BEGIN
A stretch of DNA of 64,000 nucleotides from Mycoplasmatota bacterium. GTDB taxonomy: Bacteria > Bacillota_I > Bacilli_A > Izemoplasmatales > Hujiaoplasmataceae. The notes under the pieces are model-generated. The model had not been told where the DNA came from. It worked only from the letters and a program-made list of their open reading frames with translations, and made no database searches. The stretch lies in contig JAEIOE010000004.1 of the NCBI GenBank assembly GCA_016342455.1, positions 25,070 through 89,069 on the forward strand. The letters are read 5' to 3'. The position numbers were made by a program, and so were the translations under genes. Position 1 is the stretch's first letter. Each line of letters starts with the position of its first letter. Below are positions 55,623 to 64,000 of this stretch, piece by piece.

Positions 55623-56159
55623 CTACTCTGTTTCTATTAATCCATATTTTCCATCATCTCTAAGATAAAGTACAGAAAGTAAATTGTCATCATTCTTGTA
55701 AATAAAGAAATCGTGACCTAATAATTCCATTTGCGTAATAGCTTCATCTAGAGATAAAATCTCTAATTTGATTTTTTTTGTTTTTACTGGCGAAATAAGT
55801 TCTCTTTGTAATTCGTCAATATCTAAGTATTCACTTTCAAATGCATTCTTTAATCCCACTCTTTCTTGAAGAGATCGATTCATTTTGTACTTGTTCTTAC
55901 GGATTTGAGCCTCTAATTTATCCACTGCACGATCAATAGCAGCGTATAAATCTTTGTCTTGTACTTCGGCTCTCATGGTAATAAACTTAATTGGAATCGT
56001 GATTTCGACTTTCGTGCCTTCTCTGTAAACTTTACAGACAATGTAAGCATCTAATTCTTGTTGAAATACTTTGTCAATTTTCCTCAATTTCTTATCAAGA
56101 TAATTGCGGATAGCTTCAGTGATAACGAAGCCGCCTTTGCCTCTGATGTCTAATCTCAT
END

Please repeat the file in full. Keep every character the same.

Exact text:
A stretch of DNA of 64,000 nucleotides from Mycoplasmatota bacterium. GTDB taxonomy: Bacteria > Bacillota_I > Bacilli_A > Izemoplasmatales > Hujiaoplasmataceae. The notes under the pieces are model-generated. The model had not been told where the DNA came from. It worked only from the letters and a program-made list of their open reading frames with translations, and made no database searches. The stretch lies in contig JAEIOE010000004.1 of the NCBI GenBank assembly GCA_016342455.1, positions 25,070 through 89,069 on the forward strand. The letters are read 5' to 3'. The position numbers were made by a program, and so were the translations under genes. Position 1 is the stretch's first letter. Each line of letters starts with the position of its first letter. Below are positions 55,623 to 64,000 of this stretch, piece by piece.

Positions 55623-56159
55623 CTACTCTGTTTCTATTAATCCATATTTTCCATCATCTCTAAGATAAAGTACAGAAAGTAAATTGTCATCATTCTTGTA
55701 AATAAAGAAATCGTGACCTAATAATTCCATTTGCGTAATAGCTTCATCTAGAGATAAAATCTCTAATTTGATTTTTTTTGTTTTTACTGGCGAAATAAGT
55801 TCTCTTTGTAATTCGTCAATATCTAAGTATTCACTTTCAAATGCATTCTTTAATCCCACTCTTTCTTGAAGAGATCGATTCATTTTGTACTTGTTCTTAC
55901 GGATTTGAGCCTCTAATTTATCCACTGCACGATCAATAGCAGCGTATAAATCTTTGTCTTGTACTTCGGCTCTCATGGTAATAAACTTAATTGGAATCGT
56001 GATTTCGACTTTCGTGCCTTCTCTGTAAACTTTACAGACAATGTAAGCATCTAATTCTTGTTGAAATACTTTGTCAATTTTCCTCAATTTCTTATCAAGA
56101 TAATTGCGGATAGCTTCAGTGATAACGAAGCCGCCTTTGCCTCTGATGTCTAATCTCAT